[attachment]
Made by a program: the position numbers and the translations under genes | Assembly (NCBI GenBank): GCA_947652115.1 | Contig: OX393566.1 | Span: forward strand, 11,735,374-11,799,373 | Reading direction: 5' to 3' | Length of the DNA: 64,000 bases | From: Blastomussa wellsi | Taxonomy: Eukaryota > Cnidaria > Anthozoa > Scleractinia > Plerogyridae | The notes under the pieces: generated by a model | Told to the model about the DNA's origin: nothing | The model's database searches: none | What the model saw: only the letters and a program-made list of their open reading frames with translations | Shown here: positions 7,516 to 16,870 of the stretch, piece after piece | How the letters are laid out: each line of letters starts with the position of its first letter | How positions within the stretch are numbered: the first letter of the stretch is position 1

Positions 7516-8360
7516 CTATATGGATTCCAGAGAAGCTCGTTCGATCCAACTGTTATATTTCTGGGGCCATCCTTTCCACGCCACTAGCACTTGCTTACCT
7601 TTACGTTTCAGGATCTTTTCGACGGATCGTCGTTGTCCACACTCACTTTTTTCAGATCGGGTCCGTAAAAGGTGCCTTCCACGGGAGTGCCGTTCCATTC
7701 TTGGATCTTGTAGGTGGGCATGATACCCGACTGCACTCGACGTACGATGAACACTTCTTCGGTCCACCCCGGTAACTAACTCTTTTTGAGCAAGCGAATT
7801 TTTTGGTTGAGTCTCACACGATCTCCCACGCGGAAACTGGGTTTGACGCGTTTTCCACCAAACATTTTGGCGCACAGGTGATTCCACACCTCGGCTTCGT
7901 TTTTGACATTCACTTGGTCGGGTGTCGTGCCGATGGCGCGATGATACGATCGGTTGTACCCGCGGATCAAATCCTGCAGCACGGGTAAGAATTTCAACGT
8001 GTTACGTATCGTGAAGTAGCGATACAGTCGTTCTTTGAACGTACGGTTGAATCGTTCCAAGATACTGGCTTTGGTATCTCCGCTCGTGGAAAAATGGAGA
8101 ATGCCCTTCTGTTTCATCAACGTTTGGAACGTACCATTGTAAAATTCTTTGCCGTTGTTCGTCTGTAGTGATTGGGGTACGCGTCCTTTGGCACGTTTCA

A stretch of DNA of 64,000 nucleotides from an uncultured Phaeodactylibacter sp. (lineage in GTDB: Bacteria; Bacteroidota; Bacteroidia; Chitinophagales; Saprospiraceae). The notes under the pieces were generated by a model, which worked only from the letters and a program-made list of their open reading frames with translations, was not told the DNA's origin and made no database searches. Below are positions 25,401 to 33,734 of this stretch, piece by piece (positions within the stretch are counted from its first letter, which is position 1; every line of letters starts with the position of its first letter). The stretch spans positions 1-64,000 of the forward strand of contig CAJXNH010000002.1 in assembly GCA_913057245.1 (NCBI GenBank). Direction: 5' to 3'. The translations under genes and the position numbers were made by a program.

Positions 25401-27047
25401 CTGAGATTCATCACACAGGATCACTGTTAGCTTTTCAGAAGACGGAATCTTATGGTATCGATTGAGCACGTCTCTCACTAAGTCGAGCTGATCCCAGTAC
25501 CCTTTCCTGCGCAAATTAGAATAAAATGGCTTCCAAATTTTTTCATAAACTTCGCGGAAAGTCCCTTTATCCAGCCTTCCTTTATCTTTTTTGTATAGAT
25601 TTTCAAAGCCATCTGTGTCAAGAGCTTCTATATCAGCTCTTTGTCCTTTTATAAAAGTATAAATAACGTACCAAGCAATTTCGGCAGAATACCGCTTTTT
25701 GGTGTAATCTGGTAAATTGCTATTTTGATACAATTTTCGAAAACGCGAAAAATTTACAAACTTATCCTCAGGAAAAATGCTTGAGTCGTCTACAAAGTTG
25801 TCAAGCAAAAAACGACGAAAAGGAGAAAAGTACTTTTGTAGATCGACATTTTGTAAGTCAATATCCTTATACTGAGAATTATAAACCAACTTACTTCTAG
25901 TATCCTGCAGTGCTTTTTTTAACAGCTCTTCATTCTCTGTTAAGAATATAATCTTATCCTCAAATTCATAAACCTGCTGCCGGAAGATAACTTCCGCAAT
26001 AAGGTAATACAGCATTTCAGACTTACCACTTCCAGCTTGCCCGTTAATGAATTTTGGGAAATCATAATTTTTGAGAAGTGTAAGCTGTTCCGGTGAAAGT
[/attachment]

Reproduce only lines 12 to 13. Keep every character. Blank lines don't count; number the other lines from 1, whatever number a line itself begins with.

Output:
25401 CTGAGATTCATCACACAGGATCACTGTTAGCTTTTCAGAAGACGGAATCTTATGGTATCGATTGAGCACGTCTCTCACTAAGTCGAGCTGATCCCAGTAC
25501 CCTTTCCTGCGCAAATTAGAATAAAATGGCTTCCAAATTTTTTCATAAACTTCGCGGAAAGTCCCTTTATCCAGCCTTCCTTTATCTTTTTTGTATAGAT